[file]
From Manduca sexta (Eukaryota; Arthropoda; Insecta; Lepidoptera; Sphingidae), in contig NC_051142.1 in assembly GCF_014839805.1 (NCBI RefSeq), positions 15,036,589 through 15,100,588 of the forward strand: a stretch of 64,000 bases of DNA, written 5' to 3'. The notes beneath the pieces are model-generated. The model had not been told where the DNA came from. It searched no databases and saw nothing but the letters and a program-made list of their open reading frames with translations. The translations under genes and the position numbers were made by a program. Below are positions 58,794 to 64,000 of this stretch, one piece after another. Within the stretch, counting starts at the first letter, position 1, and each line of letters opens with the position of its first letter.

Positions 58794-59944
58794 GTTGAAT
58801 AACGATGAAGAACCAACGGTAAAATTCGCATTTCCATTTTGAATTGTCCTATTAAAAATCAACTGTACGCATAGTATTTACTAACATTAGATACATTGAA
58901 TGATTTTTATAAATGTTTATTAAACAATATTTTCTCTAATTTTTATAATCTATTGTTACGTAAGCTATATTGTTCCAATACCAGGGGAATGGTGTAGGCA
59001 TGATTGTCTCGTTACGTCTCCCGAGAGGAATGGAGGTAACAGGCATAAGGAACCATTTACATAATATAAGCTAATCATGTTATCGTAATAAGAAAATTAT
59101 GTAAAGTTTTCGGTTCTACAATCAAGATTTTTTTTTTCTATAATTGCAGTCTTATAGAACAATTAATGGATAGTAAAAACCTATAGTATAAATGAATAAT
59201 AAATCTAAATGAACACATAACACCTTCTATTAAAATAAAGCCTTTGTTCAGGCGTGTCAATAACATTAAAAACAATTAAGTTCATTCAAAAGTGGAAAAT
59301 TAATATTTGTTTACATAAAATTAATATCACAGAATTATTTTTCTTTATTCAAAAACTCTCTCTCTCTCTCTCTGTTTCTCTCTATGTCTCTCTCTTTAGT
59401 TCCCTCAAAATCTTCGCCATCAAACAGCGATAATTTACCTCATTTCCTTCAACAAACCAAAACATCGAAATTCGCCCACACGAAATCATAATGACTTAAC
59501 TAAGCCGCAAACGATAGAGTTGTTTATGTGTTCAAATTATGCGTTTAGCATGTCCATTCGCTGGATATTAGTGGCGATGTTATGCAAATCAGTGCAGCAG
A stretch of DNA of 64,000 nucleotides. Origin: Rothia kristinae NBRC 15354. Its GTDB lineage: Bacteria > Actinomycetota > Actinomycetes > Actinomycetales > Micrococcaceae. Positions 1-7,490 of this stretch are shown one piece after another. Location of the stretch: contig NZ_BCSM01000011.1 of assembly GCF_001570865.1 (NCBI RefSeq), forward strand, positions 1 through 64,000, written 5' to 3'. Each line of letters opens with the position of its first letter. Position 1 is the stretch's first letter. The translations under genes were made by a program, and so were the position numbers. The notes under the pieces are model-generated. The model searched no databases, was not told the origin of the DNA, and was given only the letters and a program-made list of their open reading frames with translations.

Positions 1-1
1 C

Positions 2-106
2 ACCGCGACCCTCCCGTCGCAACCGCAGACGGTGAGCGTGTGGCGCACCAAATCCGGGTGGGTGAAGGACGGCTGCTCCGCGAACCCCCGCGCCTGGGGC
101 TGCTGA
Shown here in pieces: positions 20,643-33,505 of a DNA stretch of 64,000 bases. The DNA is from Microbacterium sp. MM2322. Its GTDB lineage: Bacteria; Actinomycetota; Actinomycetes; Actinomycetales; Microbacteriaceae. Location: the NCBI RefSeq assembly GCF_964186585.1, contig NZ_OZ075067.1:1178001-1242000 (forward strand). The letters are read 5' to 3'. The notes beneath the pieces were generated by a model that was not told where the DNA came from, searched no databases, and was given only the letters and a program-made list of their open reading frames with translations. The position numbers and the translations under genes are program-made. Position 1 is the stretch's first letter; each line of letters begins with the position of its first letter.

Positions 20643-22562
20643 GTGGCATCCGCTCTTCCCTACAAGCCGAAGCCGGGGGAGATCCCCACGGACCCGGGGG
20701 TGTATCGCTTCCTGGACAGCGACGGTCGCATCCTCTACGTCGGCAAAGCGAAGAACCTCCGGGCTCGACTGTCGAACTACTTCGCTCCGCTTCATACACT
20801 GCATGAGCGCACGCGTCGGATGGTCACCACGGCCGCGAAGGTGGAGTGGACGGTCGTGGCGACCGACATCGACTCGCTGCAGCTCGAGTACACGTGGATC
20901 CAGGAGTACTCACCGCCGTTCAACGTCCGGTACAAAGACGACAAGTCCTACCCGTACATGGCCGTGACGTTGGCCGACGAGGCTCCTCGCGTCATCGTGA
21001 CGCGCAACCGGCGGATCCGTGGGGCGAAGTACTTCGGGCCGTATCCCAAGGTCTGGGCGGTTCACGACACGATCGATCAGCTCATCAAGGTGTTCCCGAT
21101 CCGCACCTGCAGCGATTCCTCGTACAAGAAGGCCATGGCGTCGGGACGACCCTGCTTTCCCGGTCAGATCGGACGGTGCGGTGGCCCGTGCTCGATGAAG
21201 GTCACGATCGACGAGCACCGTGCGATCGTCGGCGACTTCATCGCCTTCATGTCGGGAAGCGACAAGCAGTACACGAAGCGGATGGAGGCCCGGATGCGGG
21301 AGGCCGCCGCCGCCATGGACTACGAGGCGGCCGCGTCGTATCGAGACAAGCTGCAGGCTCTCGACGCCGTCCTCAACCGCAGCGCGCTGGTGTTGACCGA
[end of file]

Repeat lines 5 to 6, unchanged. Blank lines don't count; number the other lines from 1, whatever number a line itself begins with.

58901 TGATTTTTATAAATGTTTATTAAACAATATTTTCTCTAATTTTTATAATCTATTGTTACGTAAGCTATATTGTTCCAATACCAGGGGAATGGTGTAGGCA
59001 TGATTGTCTCGTTACGTCTCCCGAGAGGAATGGAGGTAACAGGCATAAGGAACCATTTACATAATATAAGCTAATCATGTTATCGTAATAAGAAAATTAT